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Re: Debian on a 386? Unlikely.

> > I'm not so sure of that any more...  We use a 486-25 at work with 8MB
> > of RAM and 80MB of disk.  It runs a fine firewall/dial-up server.  In
> > fact, the only thing it _can't_ do is _upgrade_!  Debian has gotten
> > sooo big, that I have to make a 4 to 8MB swapfile (8MB swap partition)
> > just to run dpkg, which is difficult on the limited disk space.  Dselect
> > takes about 20 mins just to bring up the selection screen.
> Yes, upgrades on my DECpc 386sx-20 (8M RAM, 100M disk) are a bit painful.

First, I removed every documentation file I could find, made a 4MB swapfile
on /tmp, ran dselect to choose my packages, ran apt-get to get the files,
dpkg (manually) to install them a few at a time removing all documentation
files and "-old" files in between.  Ouch!

> > Of course, I have a 486dx2-66 with 64MB of ram and 2GB disk that
> > runs Debian just fine.  I doubt there are many 386s out there with more
> > than the first system, though.
> Ours is a glorified terminal.  It is suitable for the kids to write
> stories on in text, though.  As for the pain of upgrading, I just don't
> (not unless I have to ;)  That being said, I did upgrade it to potato and
> 2.2.x of the kernel recently, just to see what would happen.  It seems to
> run pretty solid.
> But of all the distros out there, I think Debian is *most* suited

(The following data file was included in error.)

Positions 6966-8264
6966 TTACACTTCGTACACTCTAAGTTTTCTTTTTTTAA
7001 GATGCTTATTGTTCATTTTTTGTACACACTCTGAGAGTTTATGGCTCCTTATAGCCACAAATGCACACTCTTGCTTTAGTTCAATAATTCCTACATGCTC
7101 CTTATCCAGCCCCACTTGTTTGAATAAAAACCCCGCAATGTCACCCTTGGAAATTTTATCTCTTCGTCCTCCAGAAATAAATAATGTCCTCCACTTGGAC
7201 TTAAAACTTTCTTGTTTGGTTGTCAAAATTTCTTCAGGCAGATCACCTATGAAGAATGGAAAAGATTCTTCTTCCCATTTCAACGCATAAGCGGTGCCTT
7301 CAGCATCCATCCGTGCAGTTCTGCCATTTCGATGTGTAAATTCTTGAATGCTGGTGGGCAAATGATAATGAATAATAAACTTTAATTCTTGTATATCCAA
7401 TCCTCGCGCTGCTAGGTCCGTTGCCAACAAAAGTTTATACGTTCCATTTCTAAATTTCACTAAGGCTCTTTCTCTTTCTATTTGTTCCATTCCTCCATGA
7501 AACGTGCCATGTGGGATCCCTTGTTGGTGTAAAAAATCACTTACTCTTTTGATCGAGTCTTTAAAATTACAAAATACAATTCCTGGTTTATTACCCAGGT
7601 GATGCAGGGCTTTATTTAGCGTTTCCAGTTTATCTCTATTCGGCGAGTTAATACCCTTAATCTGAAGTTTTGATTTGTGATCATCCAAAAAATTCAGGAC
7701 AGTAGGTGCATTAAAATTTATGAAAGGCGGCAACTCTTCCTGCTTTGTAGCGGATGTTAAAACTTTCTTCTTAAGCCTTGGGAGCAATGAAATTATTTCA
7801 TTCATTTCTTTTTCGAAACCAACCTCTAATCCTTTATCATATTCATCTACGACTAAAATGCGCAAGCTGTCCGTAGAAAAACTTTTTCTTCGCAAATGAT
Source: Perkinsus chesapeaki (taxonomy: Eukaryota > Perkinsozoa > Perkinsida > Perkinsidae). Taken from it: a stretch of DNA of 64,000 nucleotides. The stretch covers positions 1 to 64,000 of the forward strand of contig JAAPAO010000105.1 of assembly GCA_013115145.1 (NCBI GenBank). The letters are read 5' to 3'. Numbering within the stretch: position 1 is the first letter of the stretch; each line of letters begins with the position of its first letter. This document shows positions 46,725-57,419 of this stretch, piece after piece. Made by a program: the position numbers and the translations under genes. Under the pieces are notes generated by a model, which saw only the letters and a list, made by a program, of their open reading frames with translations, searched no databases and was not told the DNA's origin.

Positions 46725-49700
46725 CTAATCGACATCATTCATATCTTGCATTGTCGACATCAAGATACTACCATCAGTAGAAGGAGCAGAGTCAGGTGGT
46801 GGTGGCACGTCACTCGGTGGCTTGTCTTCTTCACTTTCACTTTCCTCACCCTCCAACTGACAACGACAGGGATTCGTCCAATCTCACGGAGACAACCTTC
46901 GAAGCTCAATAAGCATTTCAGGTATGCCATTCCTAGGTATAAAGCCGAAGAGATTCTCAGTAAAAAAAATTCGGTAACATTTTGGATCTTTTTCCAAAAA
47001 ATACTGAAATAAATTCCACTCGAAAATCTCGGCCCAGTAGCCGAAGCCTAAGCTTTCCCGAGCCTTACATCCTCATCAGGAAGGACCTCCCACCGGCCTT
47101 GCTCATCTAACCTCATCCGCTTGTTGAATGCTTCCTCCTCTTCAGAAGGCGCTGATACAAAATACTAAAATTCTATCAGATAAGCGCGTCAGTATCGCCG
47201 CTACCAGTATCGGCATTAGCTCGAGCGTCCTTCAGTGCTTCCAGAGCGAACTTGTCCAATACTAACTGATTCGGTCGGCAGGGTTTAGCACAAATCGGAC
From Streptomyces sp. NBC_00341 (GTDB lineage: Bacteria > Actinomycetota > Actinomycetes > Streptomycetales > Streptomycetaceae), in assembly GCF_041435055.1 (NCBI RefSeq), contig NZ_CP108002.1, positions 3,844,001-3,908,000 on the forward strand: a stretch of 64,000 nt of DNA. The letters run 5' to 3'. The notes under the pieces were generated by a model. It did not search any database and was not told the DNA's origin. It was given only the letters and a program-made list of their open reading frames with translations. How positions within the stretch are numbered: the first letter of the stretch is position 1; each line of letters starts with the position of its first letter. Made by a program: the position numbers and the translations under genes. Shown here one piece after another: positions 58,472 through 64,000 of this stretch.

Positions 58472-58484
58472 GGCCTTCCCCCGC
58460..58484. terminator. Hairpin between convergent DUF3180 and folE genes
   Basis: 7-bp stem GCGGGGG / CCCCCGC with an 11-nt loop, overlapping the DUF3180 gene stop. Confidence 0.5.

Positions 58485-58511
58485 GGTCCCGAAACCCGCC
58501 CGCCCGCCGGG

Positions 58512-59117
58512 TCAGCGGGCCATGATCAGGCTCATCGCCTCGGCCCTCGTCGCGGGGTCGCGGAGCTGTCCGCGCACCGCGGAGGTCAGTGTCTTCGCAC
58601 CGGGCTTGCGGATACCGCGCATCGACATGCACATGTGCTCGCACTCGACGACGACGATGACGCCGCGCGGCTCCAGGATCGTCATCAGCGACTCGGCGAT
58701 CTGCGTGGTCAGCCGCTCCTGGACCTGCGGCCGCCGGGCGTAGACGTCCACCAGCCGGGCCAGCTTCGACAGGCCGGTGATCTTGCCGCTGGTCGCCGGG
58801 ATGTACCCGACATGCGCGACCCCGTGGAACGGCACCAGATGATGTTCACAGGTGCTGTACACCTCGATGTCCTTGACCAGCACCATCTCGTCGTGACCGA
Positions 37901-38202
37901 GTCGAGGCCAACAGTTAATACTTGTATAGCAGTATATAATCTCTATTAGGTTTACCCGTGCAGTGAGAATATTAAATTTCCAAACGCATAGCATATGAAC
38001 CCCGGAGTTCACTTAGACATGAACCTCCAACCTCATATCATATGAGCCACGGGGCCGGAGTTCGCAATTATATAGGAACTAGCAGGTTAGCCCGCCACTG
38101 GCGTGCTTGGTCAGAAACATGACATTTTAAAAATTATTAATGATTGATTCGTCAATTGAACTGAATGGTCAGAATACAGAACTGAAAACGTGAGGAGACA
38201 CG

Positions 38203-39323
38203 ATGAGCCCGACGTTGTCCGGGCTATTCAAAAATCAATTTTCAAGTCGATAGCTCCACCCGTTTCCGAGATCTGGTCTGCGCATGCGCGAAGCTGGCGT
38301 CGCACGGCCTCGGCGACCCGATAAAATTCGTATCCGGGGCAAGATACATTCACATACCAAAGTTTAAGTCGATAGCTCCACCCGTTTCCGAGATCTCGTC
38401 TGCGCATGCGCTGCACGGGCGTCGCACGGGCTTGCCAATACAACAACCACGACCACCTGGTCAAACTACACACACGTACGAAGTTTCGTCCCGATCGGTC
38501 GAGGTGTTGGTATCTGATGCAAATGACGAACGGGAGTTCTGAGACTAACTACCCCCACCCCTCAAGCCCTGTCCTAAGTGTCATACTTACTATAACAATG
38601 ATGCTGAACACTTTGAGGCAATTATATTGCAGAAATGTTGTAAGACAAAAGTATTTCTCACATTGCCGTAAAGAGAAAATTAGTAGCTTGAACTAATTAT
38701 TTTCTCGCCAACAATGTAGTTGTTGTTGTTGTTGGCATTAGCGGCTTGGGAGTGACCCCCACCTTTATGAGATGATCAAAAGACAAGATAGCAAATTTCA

> for this installation.  I'd hate to make it so that it is no longer
> possible to install Debian on such a minimal system.  If Debian ever
> goes with Pentium as the minimum supported ix86 architecture for the main
> distro, I think there needs to be a i386 tree split off for these old
> systems.

It very well could be.  In truth, all that is needed is a minimal package
list.  That's what was sucking up all the memory when trying to run
dselect.  The "essential" 1CD disk from CheapBytes gave me no problems
when I used it to install the original system on the little guy.

It'll also be nice if apt ever gets the ability to redirect paths.  That'll
make it possible to say things like "never install anything under /usr/doc".
That feature was in the original "deity" specs.

                                  ( bcwhite@pobox.com )

The future is not set.  There is no fate but what we make for ourselves.  -- JC

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